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Beforty | Drive

November 2017

It’s November, and the days are shorter again now that daylight savings time has ended. I’m in my car, driving the serpentine route between my office and my home. Outside, just beyond the passenger window and below, the Mohawk River snakes its way through the valley. Whereas a month ago the water reflected glimmers of orange and gold, now it is but a glistening, black stream flowing like ink off a page. With my window down, the cold air rushes in and swirls about the cabin, and I think to myself, even in this dark... Even with this chill... I love this drive.

I’m a month into my thirty-ninth year. The weight of approaching forty that I felt on my birthday last month seems to have lifted, even if only slightly. Still, it's like I can’t seem to escape the constant reminders of time gone by. This month, one of my favorite bands from my teenage years released a 25th anniversary edition of the first CD I ever purchased for myself. The band is REM, and the record was Automatic for the People.

I've had this 25th anniversary re-issue edition of Automatic on steady repeat every time I've gotten in the car or jammed an earbud in my ear while heading out for a run lately. Each time, the first track on the record, Drive, plays like an opening theme song from my teenage years. The signature, solitary guitar chords break the silence moments after pressing play. Then, a series of simple lyrics - words that are more spoken than sung - begin to fill the void:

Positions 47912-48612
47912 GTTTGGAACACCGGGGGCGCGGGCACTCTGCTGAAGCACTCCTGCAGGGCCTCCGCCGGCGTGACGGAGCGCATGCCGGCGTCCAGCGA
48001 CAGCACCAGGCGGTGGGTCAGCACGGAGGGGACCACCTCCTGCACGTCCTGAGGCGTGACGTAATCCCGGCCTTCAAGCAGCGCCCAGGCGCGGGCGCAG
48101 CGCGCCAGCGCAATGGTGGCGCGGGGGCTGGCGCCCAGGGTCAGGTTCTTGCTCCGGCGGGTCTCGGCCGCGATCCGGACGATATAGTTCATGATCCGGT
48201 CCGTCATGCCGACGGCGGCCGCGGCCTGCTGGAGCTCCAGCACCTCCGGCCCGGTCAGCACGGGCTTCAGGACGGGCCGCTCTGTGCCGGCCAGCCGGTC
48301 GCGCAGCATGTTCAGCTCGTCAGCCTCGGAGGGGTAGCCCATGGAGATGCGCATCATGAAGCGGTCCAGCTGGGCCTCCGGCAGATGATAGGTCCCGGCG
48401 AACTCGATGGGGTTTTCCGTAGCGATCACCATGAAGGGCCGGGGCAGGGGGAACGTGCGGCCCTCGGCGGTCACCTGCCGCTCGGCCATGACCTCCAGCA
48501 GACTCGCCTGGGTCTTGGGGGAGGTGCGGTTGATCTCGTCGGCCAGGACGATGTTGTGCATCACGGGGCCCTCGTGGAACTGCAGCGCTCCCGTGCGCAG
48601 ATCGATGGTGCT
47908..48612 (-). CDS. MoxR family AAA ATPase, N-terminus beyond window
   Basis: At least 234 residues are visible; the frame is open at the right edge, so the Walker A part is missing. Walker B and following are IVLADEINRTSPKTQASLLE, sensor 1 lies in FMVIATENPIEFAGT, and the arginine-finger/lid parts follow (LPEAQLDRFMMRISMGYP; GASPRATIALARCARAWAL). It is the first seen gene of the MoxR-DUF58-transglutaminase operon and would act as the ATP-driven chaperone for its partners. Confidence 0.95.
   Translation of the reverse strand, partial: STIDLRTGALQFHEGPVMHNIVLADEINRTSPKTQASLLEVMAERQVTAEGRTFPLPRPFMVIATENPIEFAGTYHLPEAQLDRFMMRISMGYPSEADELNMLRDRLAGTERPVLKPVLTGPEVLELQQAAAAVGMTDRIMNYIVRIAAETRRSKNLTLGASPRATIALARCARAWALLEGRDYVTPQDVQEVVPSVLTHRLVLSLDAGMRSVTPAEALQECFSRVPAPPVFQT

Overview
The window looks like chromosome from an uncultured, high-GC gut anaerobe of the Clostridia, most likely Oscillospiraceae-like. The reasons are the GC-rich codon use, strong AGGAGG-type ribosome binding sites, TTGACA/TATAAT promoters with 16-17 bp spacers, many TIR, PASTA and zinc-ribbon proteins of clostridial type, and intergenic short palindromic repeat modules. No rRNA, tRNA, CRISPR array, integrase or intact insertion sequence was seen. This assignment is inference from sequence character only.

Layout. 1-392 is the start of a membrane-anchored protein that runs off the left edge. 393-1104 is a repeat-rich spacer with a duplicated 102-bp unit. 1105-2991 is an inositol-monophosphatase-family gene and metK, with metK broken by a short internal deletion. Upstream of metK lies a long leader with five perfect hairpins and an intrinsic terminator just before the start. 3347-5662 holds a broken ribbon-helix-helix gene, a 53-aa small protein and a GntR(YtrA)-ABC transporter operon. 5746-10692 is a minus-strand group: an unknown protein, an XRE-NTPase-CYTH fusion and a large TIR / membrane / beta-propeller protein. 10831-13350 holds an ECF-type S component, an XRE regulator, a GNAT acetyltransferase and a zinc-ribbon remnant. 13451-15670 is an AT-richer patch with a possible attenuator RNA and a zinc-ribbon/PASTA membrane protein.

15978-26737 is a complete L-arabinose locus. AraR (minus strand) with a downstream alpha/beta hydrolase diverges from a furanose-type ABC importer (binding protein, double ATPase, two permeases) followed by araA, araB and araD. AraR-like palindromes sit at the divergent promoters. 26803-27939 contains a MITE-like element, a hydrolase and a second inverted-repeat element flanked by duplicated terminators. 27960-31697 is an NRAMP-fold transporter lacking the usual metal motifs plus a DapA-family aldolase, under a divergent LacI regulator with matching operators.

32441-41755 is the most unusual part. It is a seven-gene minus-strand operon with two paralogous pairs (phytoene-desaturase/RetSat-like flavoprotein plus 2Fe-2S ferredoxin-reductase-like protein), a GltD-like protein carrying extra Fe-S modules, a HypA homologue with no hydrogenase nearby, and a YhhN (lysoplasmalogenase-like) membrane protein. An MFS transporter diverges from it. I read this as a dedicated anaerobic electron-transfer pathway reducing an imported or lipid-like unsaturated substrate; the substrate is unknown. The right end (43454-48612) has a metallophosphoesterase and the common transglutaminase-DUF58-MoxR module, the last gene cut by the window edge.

Smack, crack, bushwhacked...
Tie another one to the rack, baby.

I remember the political landscape of the early nineties; an always-on dimension of our adult lives that I was just beginning to understand as an adolescent. Those simple words of Drive in the opening line, inextricably linked to my earliest awareness of the rising gun violence, the War on Drugs and the Bush-Clinton election of 1992. A key message of the song itself was to get out and vote. Rock the Vote, actually, like the ads said to do on MTV.  I couldn't yet, because I was only fourteen, but I wanted so badly to make a difference somehow. I thought, then, just by listening to music like this, I was somehow doing just that. The song plays on:

Hey, kids, rock and roll...
Nobody tells you where to go, baby.

"Nobody tells you where to go, baby" is unquestionably my favorite line on the whole record. It still resonates. Listening to Drive, now, twenty-five years on, is like having one foot each in two time zones. When you’re a teenager, you think you can take on the world (at least, I did). For some of us, that drive never tapers away. College, early career, marriage, kids... And now I'm almost forty. Awkward like a dad, at times, but still a fighter. Driven by passion, a bit of rebellion, and the ceaseless resolve to do the right thing... Always, no matter the consequences. Refusing to be bushwhacked and, if I'm honest, forgetting I was supposed to grow up. Forgetting, sometimes, that I'm in a different place now. But isn't that the key to staying young? Charting a moral course early on in life and sticking to it? Because I feel like I need it now, in this crazy world of 2017, more than ever. After all, nobody tells you where to go, baby.


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